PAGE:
This week Men’s Health Week is celebrated around the world leading up to Father’s Day. The purpose of Men’s Health Week is to heighten the awareness of preventable health problems and encourage early detection and treatment of disease among men. Going to the doctor plays an important part of maintaining overall health and wellness.
Even if you think you’re too busy, visiting the doctor can help you avoid health issues before they become more serious. And whether or not you need convincing to get a checkup, it’s important to go to the doctor prepared — and that begins with asking the right questions.
If you don’t know where to start, here are some questions you should ask your doctor.
1. What screenings do I need at my age?
Numerous health screenings are available to help you ward off chronic disease. Ones that should be part of any man's health checklist include preventive screenings for:
- Diabetes/blood sugar testing.
- Blood pressure. Your doctor should check your blood pressure every 2 years.
- Cholesterol. Regular blood tests should check your good and bad cholesterol levels.
- HIV and other sexually transmitted infections.
- Prostate exam to test for prostate cancer. Have a serious discussion with your doctor about whether this test is right for you.
2. Am I eating right?
Men have different nutritional needs at different ages. Eating a balanced diet filled with whole grain, fruits and vegetables and lean protein is a good practice for everyone to follow. Getting enough calcium can strengthen your bones, while consuming enough vitamin D, fiber and potassium can reduce your risk of heart disease. Also pay attention to your salt and saturated fat intake. Too much consumption of these two things can jeopardize your heart health and put you at risk for high blood pressure, diabetes, kidney stones and other chronic conditions.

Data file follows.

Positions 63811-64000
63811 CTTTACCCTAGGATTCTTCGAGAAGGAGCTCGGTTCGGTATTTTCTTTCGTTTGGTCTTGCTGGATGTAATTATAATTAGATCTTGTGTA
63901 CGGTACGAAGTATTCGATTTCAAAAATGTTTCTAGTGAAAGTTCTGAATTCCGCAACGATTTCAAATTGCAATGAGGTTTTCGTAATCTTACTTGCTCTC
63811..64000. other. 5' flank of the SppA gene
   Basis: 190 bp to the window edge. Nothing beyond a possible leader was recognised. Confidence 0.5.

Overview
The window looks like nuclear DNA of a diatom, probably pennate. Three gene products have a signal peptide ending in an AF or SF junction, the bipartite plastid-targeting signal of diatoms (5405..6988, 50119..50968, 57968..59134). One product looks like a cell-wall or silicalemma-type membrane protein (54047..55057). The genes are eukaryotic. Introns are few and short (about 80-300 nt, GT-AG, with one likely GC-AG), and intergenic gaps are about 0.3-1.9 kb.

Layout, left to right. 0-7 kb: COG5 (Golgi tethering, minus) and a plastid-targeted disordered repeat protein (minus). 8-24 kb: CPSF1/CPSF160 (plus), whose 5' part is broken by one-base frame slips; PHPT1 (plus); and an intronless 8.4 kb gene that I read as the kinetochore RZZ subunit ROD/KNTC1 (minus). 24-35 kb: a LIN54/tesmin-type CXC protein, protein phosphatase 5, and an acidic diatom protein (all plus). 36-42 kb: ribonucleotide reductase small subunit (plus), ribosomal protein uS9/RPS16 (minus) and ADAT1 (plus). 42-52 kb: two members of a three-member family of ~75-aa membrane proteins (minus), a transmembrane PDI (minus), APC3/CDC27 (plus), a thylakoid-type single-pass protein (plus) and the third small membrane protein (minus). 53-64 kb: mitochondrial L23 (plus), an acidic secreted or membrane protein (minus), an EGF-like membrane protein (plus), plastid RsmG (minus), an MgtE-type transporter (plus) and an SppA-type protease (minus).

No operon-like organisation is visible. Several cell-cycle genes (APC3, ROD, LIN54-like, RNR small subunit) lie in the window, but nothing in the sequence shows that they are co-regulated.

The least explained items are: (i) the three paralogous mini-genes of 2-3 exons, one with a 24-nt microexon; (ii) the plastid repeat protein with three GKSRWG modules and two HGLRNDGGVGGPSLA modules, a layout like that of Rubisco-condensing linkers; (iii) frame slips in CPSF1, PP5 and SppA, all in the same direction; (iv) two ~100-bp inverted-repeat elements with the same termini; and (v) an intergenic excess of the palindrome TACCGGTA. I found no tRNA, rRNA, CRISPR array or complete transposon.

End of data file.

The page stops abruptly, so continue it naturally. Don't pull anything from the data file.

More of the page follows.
3. Should I exercise more often?
Exercise helps an aging body in many ways. Getting enough exercise can help you maintain a healthy weight and reduce your risk of disease. Before you begin an exercise regimen, ask your doctor how much and what type of physical activity is right for you. This will reduce your risk of injury and ensure you’re doing enough to maintain a healthy weight.
4. What other doctors do I need to see?
A few specialist checkups can complete your good-health picture. You should go to an Ophthalmologist every year to get a vision screening, and an Ear, Nose and Throat (ENT) specialist to have your hearing checked and a Urologist to have regular checkups. Discuss any other potential health problems with your doctor to see if a referral to a specialist makes sense. For example, if you spend a lot of time outside, you might want to get your skin evaluated, head to toe, by a Dermatologist to look for possible (early) signs of skin cancer.
5. What’s changed since my last visit?
When going to the doctor for a specific problem, it is important to still think about your overall health. If you’re at the doctor, it’s a good opportunity to be an empowered patient, and ask about your vital signs and blood work so you can see what’s changed since you were there last.